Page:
Reflections on a camp that once was…
Dissonance is a term I have used a lot when describing what I think about Calais and that term could not ring any more true than it does now. I’m happy on one hand, the deplorable living conditions of the jungle are no more. I’m sad on the other, for I know that this has not secured anyone’s future and leaves some people more vulnerable, detained or even more unsure of what awaits them.
This was the destruction of a community, a home for thousands. A thriving community that despite the huge adversity it suffered, made the most of what they had, supported each other and blurred the borders of nationality to survive the conditions of the Jungle.
It was a community that erected churches, developed and maintained a micro economy and created a high street and pop up restaurants. It was a community fueled by trauma, tragic stories and on the other hand resilience and courage. They are marginalised and criminalised, othered and demonised. They are strong and resilient, brave and thoughtful.
For many, with the demolition of the camp comes the loss of their hopes and dreams, aspirations and safety net that supported them after treacherous journeys. It has been the dismantlement of not only tents and shacks, but homes, relationships and communities.
The eerie nothingness of a site that once housed thousands cuts through you. As you walk through the remnants of people’s lives, it hurts. To think of those that have successfully made their transition, either through reunification or Dubs, makes you happy, those are journeys that are just beginning.
They are however, only a fraction of this demolished community. It didn’t fix the problem. The problem is deeper than a practical solution to the migrant crisis, but rather lies in its narrative and construction.
Borders are constructed — They are a product of humans
War, rights abuses and unrest is constructed — Another product of humans
Thus logically, diaspora is constructed — The result of humans inflicting pain on other humans.
The migrant crisis is a result of humans neglecting other humans basic needs and rights. The narrative that drives it fueled by Xenophobia, hatred and misinformation.
The key word here is humans. Ultimately, borders become irrelevant, politics dominates but should be irrelevant. Humanity in these times should prevail, the basic care and love between humans. The restoration and creation of relationships, communities and tolerance.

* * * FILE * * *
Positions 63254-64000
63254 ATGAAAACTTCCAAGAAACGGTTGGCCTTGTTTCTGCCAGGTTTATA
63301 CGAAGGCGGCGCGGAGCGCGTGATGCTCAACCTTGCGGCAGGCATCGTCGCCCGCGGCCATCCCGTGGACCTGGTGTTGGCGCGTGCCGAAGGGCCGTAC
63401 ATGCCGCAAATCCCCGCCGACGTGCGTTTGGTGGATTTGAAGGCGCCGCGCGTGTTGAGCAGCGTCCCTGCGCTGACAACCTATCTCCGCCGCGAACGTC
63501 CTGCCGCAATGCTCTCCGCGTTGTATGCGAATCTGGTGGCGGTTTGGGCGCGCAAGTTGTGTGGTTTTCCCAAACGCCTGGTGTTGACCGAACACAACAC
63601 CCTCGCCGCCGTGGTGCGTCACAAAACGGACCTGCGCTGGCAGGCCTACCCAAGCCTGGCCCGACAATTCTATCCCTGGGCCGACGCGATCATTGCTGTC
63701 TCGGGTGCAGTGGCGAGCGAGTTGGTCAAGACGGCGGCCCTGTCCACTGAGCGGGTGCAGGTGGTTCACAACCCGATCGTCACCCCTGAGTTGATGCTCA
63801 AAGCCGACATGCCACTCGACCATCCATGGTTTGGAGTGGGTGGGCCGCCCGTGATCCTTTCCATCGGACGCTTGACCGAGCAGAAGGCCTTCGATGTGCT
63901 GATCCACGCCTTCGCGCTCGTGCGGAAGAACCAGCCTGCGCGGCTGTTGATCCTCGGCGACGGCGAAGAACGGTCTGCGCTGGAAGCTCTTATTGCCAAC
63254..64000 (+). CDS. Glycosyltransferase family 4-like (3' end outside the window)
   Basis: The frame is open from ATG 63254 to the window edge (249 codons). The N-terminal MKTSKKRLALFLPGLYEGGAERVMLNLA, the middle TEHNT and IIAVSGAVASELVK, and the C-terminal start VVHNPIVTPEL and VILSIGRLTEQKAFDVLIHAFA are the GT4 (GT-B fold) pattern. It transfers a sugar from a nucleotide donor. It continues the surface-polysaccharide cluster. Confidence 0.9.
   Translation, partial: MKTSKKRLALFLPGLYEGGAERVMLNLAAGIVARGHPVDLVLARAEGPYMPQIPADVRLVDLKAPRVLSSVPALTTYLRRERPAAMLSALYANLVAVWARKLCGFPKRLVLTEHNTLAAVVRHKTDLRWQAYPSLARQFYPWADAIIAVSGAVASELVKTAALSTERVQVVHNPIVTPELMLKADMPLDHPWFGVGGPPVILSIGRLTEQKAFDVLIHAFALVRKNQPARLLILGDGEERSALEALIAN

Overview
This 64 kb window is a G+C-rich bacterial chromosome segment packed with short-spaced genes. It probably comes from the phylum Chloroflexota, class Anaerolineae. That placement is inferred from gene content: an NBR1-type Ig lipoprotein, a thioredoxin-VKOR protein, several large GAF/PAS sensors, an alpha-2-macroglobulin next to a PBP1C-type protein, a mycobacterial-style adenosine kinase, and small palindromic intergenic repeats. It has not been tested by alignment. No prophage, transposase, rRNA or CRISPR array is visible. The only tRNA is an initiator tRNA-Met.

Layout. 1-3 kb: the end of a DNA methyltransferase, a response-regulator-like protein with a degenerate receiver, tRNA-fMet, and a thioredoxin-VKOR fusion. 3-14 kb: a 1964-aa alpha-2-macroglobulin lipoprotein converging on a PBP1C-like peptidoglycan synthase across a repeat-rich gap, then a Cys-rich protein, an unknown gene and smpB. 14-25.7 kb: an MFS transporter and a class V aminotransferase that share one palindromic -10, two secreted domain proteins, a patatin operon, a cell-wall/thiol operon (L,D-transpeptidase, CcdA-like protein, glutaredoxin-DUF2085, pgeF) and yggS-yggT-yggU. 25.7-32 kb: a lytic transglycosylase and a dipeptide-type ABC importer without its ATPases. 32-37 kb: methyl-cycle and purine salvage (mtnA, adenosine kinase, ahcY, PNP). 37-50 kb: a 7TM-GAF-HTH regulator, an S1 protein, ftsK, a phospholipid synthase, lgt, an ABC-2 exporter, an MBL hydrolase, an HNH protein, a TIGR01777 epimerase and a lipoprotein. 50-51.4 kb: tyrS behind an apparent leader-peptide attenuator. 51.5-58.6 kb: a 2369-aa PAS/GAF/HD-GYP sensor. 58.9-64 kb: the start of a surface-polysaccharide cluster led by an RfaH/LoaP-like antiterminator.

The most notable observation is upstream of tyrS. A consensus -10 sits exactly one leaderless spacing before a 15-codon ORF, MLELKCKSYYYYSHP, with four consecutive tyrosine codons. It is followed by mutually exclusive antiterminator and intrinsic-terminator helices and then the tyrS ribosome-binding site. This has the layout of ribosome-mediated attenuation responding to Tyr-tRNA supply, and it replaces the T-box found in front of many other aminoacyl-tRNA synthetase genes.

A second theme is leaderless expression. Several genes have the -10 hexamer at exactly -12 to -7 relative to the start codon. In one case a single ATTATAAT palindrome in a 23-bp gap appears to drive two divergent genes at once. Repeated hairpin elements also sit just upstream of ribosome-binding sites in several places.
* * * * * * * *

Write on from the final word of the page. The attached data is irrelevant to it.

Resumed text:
A narrative that focuses on the strengths other humans have to offer. A narrative that empowers fellow humans and recognises the trauma and extraordinary feats of bravery. A compassionate narrative that removes borders and prioritises humanity. One that does not serve a political agenda, one that doesn’t hail saving 50 kids out of 1,500 as a success. One that focuses on the needs, wishes and aspirations of our most vulnerable, as a global society. A society in which humans are directly responsible for the infliction of pain and suffering — It is a collective responsibility as a collective society.
It’s ignorant to hate those you don’t know. It’s inhumane to place the value of their lives lower than your own. It’s painful to live in a developed country where people consider their luxuries an entitlement, when millions have nothing.
This is the narrative that needs to change. This is the construction we need to fight. Demolishing camps won’t work when there is no welcoming solution to support those in need. The media attention is all but over, the exciting bit has happened now — The fires, everything we ogle in the media, gone. But remaining are still the plights of thousands of people who desire a safe place a life and a community that can support and enable their dreams and aspirations. Don’t think that just because it isn’t in the paper it isn’t there — because it is, and with the loss of their supportive community, it’s intensified. Thinking this way may be uncomfortable, good, because it should never be comfortable.
So as the curtain comes down on the Jungle as we know it, it is by far the end of the crisis, or the end of the construction or narrative that fuels it. The deplorable conditions of the Jungle may be no more, but don’t think those conditions don’t just now exist somewhere else. Let’s change the conversation, let’s make it about humans.